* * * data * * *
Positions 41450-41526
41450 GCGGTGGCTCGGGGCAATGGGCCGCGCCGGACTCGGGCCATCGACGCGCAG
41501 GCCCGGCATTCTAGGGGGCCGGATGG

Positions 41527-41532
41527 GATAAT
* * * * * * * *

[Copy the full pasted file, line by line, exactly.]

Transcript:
Positions 41450-41526
41450 GCGGTGGCTCGGGGCAATGGGCCGCGCCGGACTCGGGCCATCGACGCGCAG
41501 GCCCGGCATTCTAGGGGGCCGGATGG

Positions 41527-41532
41527 GATAAT